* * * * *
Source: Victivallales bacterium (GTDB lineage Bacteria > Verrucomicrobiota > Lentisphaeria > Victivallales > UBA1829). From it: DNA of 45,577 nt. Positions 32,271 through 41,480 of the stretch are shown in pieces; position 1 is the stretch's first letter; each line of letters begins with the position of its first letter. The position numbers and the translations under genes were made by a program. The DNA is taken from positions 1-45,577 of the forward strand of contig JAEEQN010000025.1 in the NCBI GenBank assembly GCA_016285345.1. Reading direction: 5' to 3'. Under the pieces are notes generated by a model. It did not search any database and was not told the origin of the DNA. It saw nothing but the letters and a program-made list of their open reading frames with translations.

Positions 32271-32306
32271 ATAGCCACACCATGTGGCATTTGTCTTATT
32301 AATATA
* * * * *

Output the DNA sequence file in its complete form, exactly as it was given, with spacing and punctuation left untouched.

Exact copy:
Source: Victivallales bacterium (GTDB lineage Bacteria > Verrucomicrobiota > Lentisphaeria > Victivallales > UBA1829). From it: DNA of 45,577 nt. Positions 32,271 through 41,480 of the stretch are shown in pieces; position 1 is the stretch's first letter; each line of letters begins with the position of its first letter. The position numbers and the translations under genes were made by a program. The DNA is taken from positions 1-45,577 of the forward strand of contig JAEEQN010000025.1 in the NCBI GenBank assembly GCA_016285345.1. Reading direction: 5' to 3'. Under the pieces are notes generated by a model. It did not search any database and was not told the origin of the DNA. It saw nothing but the letters and a program-made list of their open reading frames with translations.

Positions 32271-32306
32271 ATAGCCACACCATGTGGCATTTGTCTTATT
32301 AATATA